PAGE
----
Finding Sanctuary in the Occupational Choice of Animal Shelter Work

In: Society & Animals
Anne O’Connor Department of Business and Humanities, Institute of Technology Carlow Ireland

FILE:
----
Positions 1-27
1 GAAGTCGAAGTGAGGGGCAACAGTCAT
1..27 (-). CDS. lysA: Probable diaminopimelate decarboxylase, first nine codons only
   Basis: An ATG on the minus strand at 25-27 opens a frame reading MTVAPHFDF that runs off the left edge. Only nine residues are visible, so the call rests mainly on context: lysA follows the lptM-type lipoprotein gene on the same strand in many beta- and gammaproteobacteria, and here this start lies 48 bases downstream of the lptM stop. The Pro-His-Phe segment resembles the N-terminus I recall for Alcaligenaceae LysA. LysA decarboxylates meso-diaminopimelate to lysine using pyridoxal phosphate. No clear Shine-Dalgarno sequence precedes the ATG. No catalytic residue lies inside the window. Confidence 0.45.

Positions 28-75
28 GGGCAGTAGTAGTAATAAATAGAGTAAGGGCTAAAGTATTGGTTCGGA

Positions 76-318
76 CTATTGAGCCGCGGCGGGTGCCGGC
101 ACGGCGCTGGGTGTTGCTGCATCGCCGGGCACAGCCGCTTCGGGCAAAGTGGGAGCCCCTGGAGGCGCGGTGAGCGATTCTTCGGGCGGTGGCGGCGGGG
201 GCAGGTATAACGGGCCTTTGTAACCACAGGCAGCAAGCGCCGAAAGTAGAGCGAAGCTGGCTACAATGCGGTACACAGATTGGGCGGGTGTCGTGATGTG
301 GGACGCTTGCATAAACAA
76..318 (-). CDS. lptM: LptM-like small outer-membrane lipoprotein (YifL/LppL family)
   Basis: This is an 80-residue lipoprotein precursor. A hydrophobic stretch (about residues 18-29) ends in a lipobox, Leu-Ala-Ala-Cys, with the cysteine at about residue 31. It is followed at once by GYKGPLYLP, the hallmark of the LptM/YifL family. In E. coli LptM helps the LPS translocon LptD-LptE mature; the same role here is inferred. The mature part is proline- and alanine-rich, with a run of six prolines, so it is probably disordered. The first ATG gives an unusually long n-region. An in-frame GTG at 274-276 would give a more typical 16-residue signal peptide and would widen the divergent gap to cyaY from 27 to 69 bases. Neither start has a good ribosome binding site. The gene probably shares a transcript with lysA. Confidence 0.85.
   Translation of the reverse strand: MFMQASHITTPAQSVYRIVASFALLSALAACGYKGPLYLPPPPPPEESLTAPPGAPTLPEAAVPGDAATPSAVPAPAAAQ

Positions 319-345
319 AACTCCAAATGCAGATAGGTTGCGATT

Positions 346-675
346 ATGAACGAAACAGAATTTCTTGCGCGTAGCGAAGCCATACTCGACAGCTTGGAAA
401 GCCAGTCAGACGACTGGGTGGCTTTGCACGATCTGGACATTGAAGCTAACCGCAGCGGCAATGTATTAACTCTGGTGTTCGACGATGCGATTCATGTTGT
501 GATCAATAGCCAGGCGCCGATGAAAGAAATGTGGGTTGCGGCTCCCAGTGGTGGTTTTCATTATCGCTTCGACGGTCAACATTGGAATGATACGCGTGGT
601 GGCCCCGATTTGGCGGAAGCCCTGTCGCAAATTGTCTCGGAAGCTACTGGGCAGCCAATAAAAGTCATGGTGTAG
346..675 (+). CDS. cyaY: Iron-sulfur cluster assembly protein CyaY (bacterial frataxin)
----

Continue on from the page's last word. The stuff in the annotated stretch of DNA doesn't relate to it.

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This paper examines the occupational choice of animal shelter work. While the Human-Animal Studies (HAS) literature tends to implicitly assume shelter entry to be based on loving nonhuman animals, this study finds evidence that loving them is a necessary but insufficient antecedent. I understand and explain my respondents’ choice as processual; early experiences and influence of significant others, serendipitous events or changes in the life course, and alienation from previous workplaces combine to precede shelter entry. In terms of the decision to stay, shelter work appears to offer sanctuary to human actors as well as to the animals in their care. My respondents have found an alternative experience of the economy, one which is not isolated from, but embedded in, their values and moral rationalities. Shelter work offers sanctuary from the market economy in nature, as embodied by other animals.

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